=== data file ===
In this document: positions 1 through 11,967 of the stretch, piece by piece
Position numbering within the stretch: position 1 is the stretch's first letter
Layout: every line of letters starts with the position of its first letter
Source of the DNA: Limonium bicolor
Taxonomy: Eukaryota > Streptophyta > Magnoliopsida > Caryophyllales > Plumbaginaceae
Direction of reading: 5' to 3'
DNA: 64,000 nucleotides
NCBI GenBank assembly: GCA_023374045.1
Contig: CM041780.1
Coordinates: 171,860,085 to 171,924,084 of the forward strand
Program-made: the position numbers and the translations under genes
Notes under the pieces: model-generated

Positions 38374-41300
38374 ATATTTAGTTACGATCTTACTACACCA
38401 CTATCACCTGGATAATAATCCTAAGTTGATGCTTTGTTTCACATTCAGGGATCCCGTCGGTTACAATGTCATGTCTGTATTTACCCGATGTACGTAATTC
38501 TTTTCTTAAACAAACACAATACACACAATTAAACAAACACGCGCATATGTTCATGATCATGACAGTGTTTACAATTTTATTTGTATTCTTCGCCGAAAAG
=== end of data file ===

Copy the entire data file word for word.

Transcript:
In this document: positions 1 through 11,967 of the stretch, piece by piece
Position numbering within the stretch: position 1 is the stretch's first letter
Layout: every line of letters starts with the position of its first letter
Source of the DNA: Limonium bicolor
Taxonomy: Eukaryota > Streptophyta > Magnoliopsida > Caryophyllales > Plumbaginaceae
Direction of reading: 5' to 3'
DNA: 64,000 nucleotides
NCBI GenBank assembly: GCA_023374045.1
Contig: CM041780.1
Coordinates: 171,860,085 to 171,924,084 of the forward strand
Program-made: the position numbers and the translations under genes
Notes under the pieces: model-generated

Positions 38374-41300
38374 ATATTTAGTTACGATCTTACTACACCA
38401 CTATCACCTGGATAATAATCCTAAGTTGATGCTTTGTTTCACATTCAGGGATCCCGTCGGTTACAATGTCATGTCTGTATTTACCCGATGTACGTAATTC
38501 TTTTCTTAAACAAACACAATACACACAATTAAACAAACACGCGCATATGTTCATGATCATGACAGTGTTTACAATTTTATTTGTATTCTTCGCCGAAAAG